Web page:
He Took Steroids to Ban Trans-fats

Fate has it that during the week of publication of the latest US study on obesity, which affects around 26% of the population, California is becoming the first state to forbid the use of so-called ‘trans’ fats in all of its 88,000 + restaurants, starting in 2010. Schwarzenegger has supported this initiative, which has already been adopted by such cities as New York, Philadelphia and Baltimore.

‘Trans’ fats (unsaturated fatty acids following hydrogenation) are found in the butters and oils used in many restaurants, and used especially in the frying of fast food; they are considered to provoke many kinds of cardiovascular diseases by increasing cholesterol levels. According to an article published in the ‘New England Journal of Medicine,’ eliminating trans fats from the diets of North Americans will reduce registered heart attacks by between 6% and 19%.

Obviously, Californian restaurant owners are not keen on the idea of the state’s telling them what ingredients they can and can’t use in their kitchens. These types of oils ensure that food products stay edible for a longer period, and they also make products such as bacon even crunchier.

The proposal only affects restaurants and cafeterias, so the rich fats can still be used in packaged food products. In other words, in California, so-called ‘junk food,’ or trashy food, which many foreigners associated with the ‘American way of life,’ will only be able to be eaten at home.

The debate that continues around these lipids, and which promises to grow in the coming years (especially since California usually marks upcoming trends), will remind many of the argument surrounding tobacco. Up to what point does a state have the right to prohibit practices which happen to be hazardous to one’s health? What should prevail, the individual right to eat crunchier bacon or the right of the state to protect its citizens?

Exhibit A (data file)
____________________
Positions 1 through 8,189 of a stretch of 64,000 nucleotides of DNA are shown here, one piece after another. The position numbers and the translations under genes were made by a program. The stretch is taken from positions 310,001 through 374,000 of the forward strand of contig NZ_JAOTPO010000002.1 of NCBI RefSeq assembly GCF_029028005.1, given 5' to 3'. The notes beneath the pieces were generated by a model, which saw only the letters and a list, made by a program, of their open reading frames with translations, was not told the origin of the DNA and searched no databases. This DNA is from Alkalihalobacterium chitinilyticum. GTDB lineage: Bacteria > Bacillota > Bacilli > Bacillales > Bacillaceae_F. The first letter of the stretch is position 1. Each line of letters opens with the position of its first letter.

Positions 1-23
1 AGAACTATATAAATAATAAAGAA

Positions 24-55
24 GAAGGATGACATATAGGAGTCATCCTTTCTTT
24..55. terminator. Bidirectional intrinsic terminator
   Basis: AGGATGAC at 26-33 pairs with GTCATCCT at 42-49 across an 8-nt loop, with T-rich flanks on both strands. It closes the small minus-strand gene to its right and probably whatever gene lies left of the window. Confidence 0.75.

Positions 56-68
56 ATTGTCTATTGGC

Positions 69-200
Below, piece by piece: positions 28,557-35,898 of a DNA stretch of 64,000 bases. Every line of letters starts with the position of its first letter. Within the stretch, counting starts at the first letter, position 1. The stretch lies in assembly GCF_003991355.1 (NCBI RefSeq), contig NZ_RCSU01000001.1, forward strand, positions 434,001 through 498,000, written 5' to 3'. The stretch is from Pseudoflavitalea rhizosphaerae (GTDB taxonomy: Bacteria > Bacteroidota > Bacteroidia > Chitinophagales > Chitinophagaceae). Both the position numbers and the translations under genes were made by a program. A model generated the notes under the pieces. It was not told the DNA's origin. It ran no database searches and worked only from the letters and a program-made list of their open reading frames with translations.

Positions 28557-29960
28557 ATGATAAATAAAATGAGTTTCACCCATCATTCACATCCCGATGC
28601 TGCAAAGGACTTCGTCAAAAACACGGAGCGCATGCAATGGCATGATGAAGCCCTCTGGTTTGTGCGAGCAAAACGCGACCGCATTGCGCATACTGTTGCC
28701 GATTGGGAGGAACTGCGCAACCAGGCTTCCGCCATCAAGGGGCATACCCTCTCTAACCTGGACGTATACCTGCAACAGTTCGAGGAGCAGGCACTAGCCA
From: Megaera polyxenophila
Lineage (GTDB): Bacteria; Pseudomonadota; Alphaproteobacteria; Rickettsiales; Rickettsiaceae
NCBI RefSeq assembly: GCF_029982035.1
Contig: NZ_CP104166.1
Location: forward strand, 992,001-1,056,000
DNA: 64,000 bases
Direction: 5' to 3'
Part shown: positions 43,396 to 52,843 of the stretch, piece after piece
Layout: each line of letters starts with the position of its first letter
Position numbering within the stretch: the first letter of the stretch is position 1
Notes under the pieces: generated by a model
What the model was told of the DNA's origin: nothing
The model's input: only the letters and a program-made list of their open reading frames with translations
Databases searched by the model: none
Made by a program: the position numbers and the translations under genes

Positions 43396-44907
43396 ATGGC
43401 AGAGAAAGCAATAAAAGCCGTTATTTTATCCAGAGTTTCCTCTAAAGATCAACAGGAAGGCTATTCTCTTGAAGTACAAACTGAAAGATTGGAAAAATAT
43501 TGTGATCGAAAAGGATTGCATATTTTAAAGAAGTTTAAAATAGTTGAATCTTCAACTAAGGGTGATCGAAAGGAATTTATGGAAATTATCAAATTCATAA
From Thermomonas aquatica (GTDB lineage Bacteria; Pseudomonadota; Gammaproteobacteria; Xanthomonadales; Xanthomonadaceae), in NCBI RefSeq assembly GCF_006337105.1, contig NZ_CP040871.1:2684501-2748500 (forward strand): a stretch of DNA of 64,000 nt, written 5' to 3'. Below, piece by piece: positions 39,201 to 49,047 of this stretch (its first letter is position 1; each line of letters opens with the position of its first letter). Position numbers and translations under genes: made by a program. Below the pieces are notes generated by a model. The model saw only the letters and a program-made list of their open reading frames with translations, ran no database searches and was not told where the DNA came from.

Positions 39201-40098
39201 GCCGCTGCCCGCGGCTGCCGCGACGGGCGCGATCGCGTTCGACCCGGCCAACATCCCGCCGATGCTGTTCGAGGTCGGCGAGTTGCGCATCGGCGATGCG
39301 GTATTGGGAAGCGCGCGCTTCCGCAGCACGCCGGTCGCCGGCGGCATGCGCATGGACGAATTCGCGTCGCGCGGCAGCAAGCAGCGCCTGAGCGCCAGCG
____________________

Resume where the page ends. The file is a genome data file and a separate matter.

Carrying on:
This discussion is old, and the arguments are tired. They are not worth repeating in this blog again. But one can’t deny the irony of Arnold’s being the first governor to make ‘trans’ fats illegal considering the fact that he came to his position thanks to the consumption of another illegal substance – anabolic steroids. Without these drugs, Arnold Schwarzenegger’s bulging muscles would never have reached a big enough volume to convert him into Mr. Olympia – a type of cultural, world title – and draw the attention of all those Hollywood producers.

Steroids are prohibited because they can cause health problems, like temporary sterility, liver cancer, and coronary infections, by increasing cholesterol rates. They can even cause heart deformation.

A few spiteful people will view Schwarzenegger’s restriction as an act of hypocrisy, considering he won’t allow his constituents the same liberty he had to consume substances that can harm one’s body.

However, the subject can be approached from a much more positive perspective. ‘The Terminator’ has achieved the supreme ideal for which every politician strives : worrying more over the well being of his citizens than his own. Oh, how good of Arnold, what an admirable unselfish act!

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